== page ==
On a good day, a trail drive would cover fourteen or fifteen miles, usually with a break at midday for lunch. The greatest threat facing the drovers was a stampede. It didn’t take much to spook the jumpy Longhorns: lightning, the appearance of a wolf, the snap of a towel.

In the spring of 1867, some 35,000 headed up the trails,the next year, 75,000, the year after that 350,000, and in 1871, some 600,000. The great migration of Texas Longhorns, the largest forced migration of animals in human history, had begun in earnest. In all, some ten million cattle would be driven north out of Texas, accompanied by half a million horses and some 50,000 cowboys.

Exerts from “Cattle Kingdom” by Christopher Knowleton

Author: kaytisweetlandrasmussen83

I am a retired fine arts teacher, sculptor/painter, writer, and a native Californian. I love my family,dogs, horses, movies, reading and music, probably in that order. I have been married forever to a very nice man who is nice to old ladies, dogs and children.


  1. Even before statehood — before colonization, actually — there were cattle drives here in Texas. The Spanish who planted the missions drove cattle to Mexico, and there were drives east to New Orleans via the old Opelousas Trail. But a cattle drive is a cattle drive, and the description you’ve offered could apply to every one of them.

    Even today, “working cattle” is hard and sometimes dangerous work, but people get hooked on it. I knew a rancher in South Texas who’d begun working cattle when she was only about ten years old. When I met her? She was 85, and still riding.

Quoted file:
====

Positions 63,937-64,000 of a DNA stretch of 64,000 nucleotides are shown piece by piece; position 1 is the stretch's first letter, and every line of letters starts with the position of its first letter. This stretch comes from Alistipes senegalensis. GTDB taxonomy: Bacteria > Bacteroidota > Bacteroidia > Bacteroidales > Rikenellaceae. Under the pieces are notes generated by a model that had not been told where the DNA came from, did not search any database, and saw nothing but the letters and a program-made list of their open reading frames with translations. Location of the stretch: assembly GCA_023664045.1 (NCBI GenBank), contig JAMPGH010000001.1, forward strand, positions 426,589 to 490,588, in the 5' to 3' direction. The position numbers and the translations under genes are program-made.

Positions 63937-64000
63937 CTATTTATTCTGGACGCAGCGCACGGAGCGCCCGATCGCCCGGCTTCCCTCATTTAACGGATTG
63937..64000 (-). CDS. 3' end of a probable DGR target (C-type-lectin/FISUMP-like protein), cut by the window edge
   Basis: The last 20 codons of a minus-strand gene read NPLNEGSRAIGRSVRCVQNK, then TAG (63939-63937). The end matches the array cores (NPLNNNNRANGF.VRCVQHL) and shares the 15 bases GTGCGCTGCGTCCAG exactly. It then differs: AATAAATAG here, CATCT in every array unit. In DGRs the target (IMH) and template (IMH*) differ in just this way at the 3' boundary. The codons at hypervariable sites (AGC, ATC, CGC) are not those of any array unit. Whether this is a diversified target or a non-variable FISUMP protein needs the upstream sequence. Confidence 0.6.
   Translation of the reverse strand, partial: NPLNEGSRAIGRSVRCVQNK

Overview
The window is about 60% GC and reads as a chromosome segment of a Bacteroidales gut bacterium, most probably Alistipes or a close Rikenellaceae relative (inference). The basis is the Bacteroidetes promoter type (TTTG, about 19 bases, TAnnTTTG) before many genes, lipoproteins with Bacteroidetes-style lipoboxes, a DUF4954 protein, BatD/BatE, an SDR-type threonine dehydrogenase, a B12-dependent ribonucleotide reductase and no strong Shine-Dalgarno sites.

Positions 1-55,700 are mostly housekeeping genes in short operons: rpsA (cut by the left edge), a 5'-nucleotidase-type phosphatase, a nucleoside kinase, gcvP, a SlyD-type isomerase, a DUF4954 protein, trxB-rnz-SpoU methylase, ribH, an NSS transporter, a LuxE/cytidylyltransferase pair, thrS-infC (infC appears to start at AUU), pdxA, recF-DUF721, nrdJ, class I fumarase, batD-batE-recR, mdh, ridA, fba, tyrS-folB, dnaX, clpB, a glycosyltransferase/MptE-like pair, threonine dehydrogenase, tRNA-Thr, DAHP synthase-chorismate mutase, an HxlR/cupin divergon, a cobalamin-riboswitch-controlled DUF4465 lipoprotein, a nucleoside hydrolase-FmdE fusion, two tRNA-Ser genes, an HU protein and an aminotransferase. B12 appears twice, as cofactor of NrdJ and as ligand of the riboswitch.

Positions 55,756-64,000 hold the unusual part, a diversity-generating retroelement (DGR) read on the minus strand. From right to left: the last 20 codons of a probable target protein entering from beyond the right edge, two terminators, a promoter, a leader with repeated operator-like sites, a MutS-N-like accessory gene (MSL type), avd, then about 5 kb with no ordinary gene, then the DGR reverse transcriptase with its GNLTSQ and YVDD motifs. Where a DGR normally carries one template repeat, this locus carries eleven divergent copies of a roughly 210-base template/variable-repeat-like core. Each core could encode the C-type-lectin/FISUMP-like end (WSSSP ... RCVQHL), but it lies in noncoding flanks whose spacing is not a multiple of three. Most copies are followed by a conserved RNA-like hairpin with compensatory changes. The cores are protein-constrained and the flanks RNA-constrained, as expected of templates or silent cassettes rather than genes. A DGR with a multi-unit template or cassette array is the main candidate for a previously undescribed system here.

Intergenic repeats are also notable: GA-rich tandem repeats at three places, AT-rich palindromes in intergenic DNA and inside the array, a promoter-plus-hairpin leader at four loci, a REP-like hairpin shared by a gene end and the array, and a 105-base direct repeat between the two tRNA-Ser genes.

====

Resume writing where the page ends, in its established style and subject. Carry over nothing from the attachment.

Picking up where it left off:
Your paintings are wonderful. There is a romance to it all that can’t be denied, particularly when it comes to vaquero culture. This song goes nicely with your paintings, I think.


    1. Hard to imagine we eat that much beef. Russ Andersen was our cousin and tthere were vaqueros who came here to work years ago. I have a painting of them over the mantle in my family room. Hard workers and so colorful. It is hard dirty work and for some reason fascinates young boys. Two grandsons looked forward to hanging ober that fence at roundup, but only one became a “cowboy” of sorts. No cattle to drive here, so he ropes.

      Loved the video Great photos and music.

      Liked by 1 person

  2. I don’t think I’ll be a cowboy after all.

    Mind you, I Iook bedraggled enough to be one. Not that I’m hinting for a portrait. The fee you’d command is far beyond my reach.


    1. I imagine there were a few cowboys from London giving the cattle drive a bit of class. You would have fit in admirably. Then again remember the remittance men? Their families were happy to pay for their cowboy experience so long as they stayed away. You didn’t miss much I would guarantee. It paid to mind their Ps and Qs whatever they might be.


  3. This is so interesting, Kayti, and a nice followup to the previous post about your new neighbors. Though I’ve lived my entire life invidious western states, I was unfamiliar with much of the material you included and found it fascinating. I had no idea that many cattle were trailed out of Texas. And your art is worth studying. I couldn’t quit looking at Home on the Range. It’s mood an detail captivated me.


  4. The movies may have made the life of a cowboy romantic, but as we can see, it left a lot to be desired. Namely a dry bed and a roof over their head. I too was amazed at the great number of cattle shipped. I can see where we got our desire for ‘beef”. Though we eat very little these days.